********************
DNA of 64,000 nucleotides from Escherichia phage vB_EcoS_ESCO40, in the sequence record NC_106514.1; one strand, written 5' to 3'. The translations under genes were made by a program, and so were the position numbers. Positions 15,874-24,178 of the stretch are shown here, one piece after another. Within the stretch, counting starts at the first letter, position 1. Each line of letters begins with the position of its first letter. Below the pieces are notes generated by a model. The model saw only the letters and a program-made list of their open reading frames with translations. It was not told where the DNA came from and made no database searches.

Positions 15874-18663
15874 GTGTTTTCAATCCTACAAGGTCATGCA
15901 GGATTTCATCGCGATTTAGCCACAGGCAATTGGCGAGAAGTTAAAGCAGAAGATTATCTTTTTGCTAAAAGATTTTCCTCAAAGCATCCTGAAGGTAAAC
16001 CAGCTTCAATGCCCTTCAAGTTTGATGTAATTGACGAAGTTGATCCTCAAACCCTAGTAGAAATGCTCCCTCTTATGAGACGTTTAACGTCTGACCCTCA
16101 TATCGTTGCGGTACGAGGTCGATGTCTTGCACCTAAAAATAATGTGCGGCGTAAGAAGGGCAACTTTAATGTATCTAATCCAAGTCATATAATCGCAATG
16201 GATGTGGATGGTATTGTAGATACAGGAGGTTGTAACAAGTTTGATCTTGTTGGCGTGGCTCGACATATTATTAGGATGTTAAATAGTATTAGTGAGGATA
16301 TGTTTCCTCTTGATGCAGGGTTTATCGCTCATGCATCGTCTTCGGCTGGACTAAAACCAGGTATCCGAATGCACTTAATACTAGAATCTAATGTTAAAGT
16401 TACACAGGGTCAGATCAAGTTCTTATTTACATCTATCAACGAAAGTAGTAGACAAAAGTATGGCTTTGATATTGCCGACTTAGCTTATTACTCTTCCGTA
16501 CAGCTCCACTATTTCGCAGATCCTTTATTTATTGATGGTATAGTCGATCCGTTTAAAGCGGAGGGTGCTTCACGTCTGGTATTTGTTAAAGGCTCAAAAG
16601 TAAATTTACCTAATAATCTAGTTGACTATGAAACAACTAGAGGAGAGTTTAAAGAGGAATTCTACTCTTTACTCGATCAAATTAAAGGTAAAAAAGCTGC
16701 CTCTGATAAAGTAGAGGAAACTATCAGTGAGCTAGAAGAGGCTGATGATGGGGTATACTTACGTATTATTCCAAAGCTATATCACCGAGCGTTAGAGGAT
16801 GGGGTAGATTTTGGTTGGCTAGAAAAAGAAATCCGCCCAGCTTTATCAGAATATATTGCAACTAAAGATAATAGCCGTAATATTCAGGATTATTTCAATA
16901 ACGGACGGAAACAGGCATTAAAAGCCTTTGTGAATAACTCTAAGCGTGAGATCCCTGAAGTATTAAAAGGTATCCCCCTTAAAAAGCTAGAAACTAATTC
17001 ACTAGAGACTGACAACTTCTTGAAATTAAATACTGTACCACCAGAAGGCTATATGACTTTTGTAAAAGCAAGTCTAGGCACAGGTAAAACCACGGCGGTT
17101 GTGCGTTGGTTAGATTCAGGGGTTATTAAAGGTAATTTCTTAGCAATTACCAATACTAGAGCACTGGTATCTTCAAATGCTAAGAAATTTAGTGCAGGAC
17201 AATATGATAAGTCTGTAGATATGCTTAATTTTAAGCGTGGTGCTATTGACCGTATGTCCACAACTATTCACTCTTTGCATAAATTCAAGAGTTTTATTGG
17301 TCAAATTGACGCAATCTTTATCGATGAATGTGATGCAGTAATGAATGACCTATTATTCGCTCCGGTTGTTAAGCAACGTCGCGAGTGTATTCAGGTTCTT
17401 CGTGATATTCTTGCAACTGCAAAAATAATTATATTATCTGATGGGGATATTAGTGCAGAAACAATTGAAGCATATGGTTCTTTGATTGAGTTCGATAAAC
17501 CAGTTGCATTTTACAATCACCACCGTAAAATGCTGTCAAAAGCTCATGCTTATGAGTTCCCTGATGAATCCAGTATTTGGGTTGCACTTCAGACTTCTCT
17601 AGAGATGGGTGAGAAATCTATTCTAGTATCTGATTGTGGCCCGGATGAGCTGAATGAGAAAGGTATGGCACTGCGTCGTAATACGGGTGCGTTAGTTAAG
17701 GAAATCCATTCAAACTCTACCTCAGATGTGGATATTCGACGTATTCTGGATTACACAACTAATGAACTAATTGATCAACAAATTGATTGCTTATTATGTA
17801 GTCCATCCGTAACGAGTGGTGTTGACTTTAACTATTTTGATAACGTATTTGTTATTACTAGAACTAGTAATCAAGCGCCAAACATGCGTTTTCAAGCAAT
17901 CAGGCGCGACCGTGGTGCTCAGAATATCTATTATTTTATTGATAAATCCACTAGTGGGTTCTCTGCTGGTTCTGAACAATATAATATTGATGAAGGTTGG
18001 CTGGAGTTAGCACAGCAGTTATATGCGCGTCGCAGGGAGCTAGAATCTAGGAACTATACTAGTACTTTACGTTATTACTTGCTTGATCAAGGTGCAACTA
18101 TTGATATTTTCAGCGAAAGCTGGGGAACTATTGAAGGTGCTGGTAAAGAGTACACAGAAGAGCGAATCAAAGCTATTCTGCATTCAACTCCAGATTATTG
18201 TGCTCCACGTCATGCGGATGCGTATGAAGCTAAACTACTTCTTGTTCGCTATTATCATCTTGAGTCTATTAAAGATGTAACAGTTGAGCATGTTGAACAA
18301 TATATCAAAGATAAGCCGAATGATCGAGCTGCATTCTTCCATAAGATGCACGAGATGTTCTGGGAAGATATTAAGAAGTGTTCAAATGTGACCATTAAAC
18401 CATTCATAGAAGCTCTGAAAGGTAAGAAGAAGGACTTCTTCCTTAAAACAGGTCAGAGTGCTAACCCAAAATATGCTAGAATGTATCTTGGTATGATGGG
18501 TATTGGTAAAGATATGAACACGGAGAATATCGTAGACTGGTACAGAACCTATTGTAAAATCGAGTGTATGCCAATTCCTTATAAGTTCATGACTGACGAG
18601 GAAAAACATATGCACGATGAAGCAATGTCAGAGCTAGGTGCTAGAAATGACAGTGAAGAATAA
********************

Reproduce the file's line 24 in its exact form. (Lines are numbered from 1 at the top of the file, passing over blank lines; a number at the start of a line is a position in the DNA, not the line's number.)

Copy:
17901 CAGGCGCGACCGTGGTGCTCAGAATATCTATTATTTTATTGATAAATCCACTAGTGGGTTCTCTGCTGGTTCTGAACAATATAATATTGATGAAGGTTGG